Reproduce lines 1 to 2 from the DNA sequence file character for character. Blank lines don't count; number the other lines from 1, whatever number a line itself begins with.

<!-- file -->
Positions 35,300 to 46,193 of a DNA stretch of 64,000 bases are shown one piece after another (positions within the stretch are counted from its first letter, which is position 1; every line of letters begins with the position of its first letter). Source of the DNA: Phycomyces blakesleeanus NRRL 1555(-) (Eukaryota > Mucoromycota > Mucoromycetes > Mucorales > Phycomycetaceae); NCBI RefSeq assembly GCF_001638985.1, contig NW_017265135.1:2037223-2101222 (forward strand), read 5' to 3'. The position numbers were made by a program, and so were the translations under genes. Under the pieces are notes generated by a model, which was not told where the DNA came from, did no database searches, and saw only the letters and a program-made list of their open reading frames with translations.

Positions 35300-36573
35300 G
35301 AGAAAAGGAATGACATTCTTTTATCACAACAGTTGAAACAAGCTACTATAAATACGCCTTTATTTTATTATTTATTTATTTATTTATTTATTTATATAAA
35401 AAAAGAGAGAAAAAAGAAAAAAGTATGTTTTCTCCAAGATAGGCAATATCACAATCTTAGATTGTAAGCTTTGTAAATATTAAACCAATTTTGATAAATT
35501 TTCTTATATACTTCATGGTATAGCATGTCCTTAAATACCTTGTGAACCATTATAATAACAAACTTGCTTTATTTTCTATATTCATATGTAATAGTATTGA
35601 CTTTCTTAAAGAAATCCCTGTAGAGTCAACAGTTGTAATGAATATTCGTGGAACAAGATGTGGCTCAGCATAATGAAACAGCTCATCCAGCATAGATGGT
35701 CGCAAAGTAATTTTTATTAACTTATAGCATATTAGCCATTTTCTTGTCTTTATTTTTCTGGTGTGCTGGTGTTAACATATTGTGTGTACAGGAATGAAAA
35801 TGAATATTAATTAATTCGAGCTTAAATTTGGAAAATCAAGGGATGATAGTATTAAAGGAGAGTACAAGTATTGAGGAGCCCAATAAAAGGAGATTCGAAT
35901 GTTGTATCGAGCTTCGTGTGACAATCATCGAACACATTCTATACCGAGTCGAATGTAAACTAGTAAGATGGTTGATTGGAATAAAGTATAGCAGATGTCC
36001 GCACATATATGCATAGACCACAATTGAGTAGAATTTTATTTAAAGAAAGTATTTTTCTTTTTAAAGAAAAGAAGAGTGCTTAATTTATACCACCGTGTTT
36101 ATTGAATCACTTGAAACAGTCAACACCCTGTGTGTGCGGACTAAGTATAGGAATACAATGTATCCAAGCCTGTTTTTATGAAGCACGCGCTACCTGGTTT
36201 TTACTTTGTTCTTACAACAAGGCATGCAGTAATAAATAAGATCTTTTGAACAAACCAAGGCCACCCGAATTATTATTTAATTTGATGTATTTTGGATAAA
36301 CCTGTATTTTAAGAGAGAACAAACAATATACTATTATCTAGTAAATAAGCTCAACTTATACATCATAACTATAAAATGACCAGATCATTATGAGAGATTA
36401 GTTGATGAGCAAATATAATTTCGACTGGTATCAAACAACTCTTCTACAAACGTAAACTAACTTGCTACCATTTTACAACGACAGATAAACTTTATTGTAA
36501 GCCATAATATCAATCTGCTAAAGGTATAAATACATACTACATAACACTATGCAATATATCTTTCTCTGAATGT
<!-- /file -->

Positions 35,300 to 46,193 of a DNA stretch of 64,000 bases are shown one piece after another (positions within the stretch are counted from its first letter, which is position 1; every line of letters begins with the position of its first letter). Source of the DNA: Phycomyces blakesleeanus NRRL 1555(-) (Eukaryota > Mucoromycota > Mucoromycetes > Mucorales > Phycomycetaceae); NCBI RefSeq assembly GCF_001638985.1, contig NW_017265135.1:2037223-2101222 (forward strand), read 5' to 3'. The position numbers were made by a program, and so were the translations under genes. Under the pieces are notes generated by a model, which was not told where the DNA came from, did no database searches, and saw only the letters and a program-made list of their open reading frames with translations.

Positions 35300-36573